Cummins stock has been on a tear ever since the stock reduced its guidance in early October, a good example of bad news already priced into a stock. Here is the 1 year chart showing the 30%+ rally from there:
I’ve circled that lowered guidance date on the chart. The stock zoomed higher from there and never looked back. However, there are several signs on the chart signaling that a turn might finally be in order:
- CMI has not been able to breach the 120 level on the upside in the past month, even as the broader market has made new highs
- The RSI, shown in the lower panel, shows declining momentum over the past month, even as CMI stock is essentially unchanged.
- The stock almost touched its 110 level of support on the selloff in Feb, which is close to where it started the year.
The 110 level is obvious support, and 100 is longer-term support, where the 200 day moving average (shown in black) comes into play.
But what of the fundamentals? Certainly, the fundamental backdrop for CMI has improved, with their most recent earnings release citing the strength in North America for a bit more optimism in the executive suite. But CMI’s earnings are still expected to only grow 2% in 2013 (and still below calendar year 2011), so investors in CMI today are paying for the 2014-2015 story. Against that, global growth is obviously slowing. Here is a chart of JPM Global Manufacturing PMI over the last 15 years:[caption id="attachment_23568" align="alignnone" width="627"] 15 year chart of JPM Global Manufacturing PMI, Courtesy of Bloomberg[/caption]
The chart has spent most of the time in expansion mode, above the red line at 50. But current growth is obviously tepid from a historical perspective. CMI still gets more than half of its revenues from outside the U.S., and its flat revenue situation over the past 2 years reflects the global manufacturing downturn.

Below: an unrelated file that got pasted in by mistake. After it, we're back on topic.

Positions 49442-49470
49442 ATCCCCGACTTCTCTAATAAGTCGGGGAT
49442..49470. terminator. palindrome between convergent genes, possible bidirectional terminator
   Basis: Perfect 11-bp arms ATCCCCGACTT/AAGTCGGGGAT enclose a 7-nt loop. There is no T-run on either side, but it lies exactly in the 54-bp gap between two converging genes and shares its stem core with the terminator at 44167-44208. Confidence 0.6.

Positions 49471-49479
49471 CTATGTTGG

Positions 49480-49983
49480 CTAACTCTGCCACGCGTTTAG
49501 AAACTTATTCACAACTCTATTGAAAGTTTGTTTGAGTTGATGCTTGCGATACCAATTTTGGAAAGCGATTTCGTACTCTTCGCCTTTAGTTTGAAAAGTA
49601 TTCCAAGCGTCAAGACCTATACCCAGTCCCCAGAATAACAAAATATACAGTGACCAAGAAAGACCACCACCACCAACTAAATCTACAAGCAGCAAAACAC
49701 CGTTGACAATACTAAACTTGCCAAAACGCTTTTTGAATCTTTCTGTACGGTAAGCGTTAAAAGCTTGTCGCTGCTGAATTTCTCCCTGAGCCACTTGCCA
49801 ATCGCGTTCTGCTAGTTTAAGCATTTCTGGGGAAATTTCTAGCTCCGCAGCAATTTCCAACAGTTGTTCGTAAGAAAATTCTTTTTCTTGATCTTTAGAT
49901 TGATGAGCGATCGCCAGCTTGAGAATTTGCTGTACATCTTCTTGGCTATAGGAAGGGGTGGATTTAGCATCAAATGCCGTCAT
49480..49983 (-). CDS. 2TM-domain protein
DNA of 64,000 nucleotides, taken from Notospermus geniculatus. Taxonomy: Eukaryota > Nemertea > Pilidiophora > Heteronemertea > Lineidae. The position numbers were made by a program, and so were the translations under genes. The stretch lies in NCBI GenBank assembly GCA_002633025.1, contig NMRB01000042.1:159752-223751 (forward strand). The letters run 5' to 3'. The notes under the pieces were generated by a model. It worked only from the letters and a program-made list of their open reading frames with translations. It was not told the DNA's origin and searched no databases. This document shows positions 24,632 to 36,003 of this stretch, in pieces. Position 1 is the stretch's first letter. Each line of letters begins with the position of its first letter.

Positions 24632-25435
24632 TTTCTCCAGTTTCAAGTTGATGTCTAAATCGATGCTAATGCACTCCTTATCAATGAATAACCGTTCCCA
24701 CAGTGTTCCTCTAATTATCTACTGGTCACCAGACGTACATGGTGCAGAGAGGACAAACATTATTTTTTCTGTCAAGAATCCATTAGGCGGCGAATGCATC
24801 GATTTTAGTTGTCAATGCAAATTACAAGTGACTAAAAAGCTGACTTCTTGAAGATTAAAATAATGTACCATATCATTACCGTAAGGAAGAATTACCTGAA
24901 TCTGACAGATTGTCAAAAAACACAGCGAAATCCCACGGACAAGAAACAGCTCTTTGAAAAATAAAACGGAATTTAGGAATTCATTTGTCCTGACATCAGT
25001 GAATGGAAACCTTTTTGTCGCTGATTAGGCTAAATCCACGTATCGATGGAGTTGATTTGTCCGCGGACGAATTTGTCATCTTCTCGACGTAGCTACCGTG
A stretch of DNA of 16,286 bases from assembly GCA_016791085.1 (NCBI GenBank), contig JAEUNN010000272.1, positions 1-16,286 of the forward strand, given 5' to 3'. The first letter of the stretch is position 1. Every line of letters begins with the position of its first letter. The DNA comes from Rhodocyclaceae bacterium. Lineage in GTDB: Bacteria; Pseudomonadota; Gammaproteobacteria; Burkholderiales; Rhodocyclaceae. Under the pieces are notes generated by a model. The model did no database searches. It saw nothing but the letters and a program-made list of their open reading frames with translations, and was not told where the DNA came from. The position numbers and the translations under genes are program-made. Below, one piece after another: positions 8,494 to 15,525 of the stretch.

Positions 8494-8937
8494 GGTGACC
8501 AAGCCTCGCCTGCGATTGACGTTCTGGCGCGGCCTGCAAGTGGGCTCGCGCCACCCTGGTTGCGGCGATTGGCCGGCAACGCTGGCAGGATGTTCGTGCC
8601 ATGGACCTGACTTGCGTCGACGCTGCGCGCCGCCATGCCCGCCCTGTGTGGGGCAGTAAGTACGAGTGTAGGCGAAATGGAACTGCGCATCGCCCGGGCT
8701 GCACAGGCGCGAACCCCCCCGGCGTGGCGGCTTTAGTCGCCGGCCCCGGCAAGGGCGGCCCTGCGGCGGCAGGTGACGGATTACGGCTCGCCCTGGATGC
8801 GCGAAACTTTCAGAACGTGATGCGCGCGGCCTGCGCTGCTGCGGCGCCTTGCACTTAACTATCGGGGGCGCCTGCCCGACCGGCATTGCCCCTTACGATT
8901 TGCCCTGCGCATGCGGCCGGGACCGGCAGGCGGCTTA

I traded CMI from the short side on 3 occasions last year, here, here, and here, and ended up down small for the trouble. The fundamentals haven’t improved much, but the stock price has boomed, so I’m revisiting this old friend.
Finally, Chinese data has continued to disappoint, and the Chinese equity markets are only up 1% this year, one of the weakest regions globally. CMI only gets 7% of its revenues from China directly, but Chinese data has been a harbinger of the trends in the global manufacturing cycle as a whole. The broad trend is not in CMI’s favor.
The reason I started out the post focusing on the technicals is because the fundamental backdrop for CMI has not changed much in the past 6 months. What’s changed is the sentiment and psychology surrounding the industrial sector in the U.S. However, the technicals suggest that the improved psychology is nearing a turning point, and the risk/reward of a bearish entry here makes sense:
Trade: CMI (117.90) Bought the Apr 120/110/100 put fly for 2.85
- Bought 1 Apr 120 put for 4.65
- Sold 2 Apr 110 puts at 1.05 each (for total of 2.10)
- Bought 1 April 100 put for 0.30
Break evens on April Expiration:
-Losses above 117.15 and below 102.85. Max loss at or above 120 and at or below 100.
-Profits up to 7.15 between 102.85 and 117.15 with max gain of 7.15 at 110.
I think CMI is due for a pullback and the Fly strategy allows me a decent range of profitability to the downside. The 5- day moving average in the stock is just below 115 and the 200 day will provide lots of support at 100 on any sell-off. Because the fly is already in-the-money my premium risk is minimized as the structure is intrinsically worth just over 2 dollars, so the real risk is short delta to the upside here and any massive sell-off which is a lot less likely.